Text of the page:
I was never a Maoist. As a schoolboy I was intrigued, to be sure. I read with some scepticism a copy of the Little Red Book given to me by a Maoist classmate. By the time I read Han Suyin's rose-tinted Maoist tract China in the Year 2001 (1967, Penguin 1970, 1971) I had encountered the theory of state capitalism, which seemed entirely applicable to what was then going on in China. In that perspective the puritanical and iconoclastic frenzy of a millennarian jacquerie was all too understandable, and all too facilely fitted into that conflation of the Communist revolutions with the bourgeois revolutions to which I have too often adverted since. The actual effect of Communism, in Russia and China, was to complete the overthrow of the old order, feudal or Asiatic or whatever; and to clear the ground for capitalism. I saw it as part of, or a continuation and radicalisation of, the Revolution that was what my parents meant when they spoke of 'the Revolution': 1640 and 1688. Its scale and ferocity in China were commensurate with the antiquity and conservatism of the social order it overturned. The actual effect of Maoism in China, like Stalinism in Russia, was to complete the bourgeois revolution: to accomplish the overthrow of the old order, and to clear the ground for capitalism. That was no small or savoury work. In the little British Isles, 800 000 perished in the bourgeois revolution; a revolution that in the memory of all but the Irish is remembered only for a few civilised battles and execrated only for the execution of a king.
The December before last, walking along George Street in the rain, an idea struck me with great force. It had never crossed my mind before. It was inspired by gloomy pondering on the Mao book. It is this. The stated aims of Communism are the same as those of democratic socialism, which are in turn much the same as, and are rooted in, those of liberalism. I'd always seen that continuity as a point in Communism's favour, amid all its evils: in Marxist terms an ironic, back-handed, 'historical justification'; which is not the same, incidentally, as a moral justification.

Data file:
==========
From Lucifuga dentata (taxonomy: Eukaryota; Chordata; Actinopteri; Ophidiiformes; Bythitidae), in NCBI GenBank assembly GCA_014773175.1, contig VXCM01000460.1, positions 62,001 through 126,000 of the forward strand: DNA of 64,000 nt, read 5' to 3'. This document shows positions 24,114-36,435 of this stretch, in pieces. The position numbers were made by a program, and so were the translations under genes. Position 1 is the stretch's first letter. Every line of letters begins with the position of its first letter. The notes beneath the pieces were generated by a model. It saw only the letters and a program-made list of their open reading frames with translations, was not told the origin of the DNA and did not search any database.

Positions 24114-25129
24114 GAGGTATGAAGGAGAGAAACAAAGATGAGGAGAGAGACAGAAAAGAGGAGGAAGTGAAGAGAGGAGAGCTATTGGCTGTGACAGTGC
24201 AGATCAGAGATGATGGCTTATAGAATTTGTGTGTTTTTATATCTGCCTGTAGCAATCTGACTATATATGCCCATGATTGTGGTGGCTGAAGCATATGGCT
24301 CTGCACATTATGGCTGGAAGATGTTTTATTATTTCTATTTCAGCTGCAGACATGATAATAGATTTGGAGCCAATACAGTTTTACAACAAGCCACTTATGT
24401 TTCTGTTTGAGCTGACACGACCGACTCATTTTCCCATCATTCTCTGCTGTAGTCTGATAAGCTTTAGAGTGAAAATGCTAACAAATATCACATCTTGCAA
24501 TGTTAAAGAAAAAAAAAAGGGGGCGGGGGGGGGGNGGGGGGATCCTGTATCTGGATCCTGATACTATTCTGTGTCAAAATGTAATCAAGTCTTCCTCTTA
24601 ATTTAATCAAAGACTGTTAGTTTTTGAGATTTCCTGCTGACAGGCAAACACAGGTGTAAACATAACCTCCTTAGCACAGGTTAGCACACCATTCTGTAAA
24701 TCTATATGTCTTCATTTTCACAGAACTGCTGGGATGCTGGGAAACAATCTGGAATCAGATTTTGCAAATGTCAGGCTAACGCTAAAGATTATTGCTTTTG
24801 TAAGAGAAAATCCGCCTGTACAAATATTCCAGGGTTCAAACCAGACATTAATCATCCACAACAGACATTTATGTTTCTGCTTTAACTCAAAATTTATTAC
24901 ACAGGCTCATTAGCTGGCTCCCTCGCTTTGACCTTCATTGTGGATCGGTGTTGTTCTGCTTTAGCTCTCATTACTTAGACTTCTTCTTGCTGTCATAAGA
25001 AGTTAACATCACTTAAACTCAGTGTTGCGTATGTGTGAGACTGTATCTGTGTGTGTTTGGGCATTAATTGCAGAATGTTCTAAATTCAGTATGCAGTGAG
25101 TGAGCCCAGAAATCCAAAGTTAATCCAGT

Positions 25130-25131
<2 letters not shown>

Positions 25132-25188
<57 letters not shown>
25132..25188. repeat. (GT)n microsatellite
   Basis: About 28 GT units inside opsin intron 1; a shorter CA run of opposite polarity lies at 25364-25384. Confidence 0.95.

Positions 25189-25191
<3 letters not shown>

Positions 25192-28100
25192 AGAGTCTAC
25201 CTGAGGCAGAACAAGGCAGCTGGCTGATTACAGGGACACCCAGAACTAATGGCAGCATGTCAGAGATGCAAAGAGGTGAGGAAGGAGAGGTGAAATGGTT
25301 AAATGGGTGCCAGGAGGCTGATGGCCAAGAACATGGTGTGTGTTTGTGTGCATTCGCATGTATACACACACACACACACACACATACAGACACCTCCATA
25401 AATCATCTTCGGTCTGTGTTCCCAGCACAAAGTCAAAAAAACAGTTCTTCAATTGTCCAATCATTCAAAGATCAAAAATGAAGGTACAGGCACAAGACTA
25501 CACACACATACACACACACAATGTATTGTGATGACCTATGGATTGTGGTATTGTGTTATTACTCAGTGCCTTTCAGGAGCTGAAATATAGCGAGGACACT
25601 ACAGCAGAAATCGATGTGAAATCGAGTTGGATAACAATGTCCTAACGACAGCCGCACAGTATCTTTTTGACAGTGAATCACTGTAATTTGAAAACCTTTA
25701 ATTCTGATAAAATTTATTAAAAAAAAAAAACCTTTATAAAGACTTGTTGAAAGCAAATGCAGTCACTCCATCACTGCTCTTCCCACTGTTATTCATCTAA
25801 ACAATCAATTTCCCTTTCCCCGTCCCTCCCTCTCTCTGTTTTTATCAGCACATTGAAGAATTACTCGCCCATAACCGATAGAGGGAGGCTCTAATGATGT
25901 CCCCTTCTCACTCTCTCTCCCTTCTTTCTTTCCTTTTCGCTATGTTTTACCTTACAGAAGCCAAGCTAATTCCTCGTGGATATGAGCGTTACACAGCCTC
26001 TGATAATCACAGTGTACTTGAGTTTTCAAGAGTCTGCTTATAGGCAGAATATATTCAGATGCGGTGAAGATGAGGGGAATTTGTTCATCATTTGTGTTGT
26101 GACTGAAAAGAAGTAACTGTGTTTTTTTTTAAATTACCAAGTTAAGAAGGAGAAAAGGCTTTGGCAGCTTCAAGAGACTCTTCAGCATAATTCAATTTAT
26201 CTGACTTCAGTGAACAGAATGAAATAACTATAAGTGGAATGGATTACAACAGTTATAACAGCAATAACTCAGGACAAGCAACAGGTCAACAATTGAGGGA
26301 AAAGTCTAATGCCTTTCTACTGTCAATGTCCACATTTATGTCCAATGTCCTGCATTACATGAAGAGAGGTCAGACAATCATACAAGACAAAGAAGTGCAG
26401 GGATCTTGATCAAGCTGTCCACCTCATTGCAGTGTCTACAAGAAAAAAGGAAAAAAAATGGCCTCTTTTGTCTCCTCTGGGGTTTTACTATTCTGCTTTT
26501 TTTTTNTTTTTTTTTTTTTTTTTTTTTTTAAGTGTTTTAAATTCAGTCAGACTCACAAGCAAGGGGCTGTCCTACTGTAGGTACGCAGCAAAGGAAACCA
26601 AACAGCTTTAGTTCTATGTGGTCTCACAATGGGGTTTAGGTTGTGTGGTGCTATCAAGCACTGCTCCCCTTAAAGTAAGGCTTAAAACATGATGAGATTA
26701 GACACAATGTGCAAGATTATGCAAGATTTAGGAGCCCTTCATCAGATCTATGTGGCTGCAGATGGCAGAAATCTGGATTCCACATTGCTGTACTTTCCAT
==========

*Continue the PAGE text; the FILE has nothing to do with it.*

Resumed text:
What if, instead, the evils of Communism cast condemnation back on its roots? Let me be quite clear what I mean here. I don't mean just liberalism. I mean that every ideal of progress, of liberty, equality and fraternity, of humanitarianism and egalitarianism, and every last one of their ideological offspring and offshoots - liberalism, democracy, anarchism, socialism, feminism, libertarianism - and every last consequence of all of them, might be intrinsically evil.
What if the liberal, republican ideology of Sun-Yat-Sen was the real origin of China's disasters? Or, going a little farther back, western thought itself? China's first communist revolution, the Taiping Rebellion which led to millions of deaths, was inspired by Christianity. Liberal British imperialism fought two wars for the right to sell opium to China. The effect, however justifiable in terms of libertarian doctrine, was hideously destructive. The closest parallel, indeed, might be the famines in British India. India had had its famines in the past, but it took minds informed by Liberalism, by laissez-faire, by Mill and Malthus to pass the Anti-Charitable Contributions Act. What if Liberalism is evil?
It could certainly be ruthless: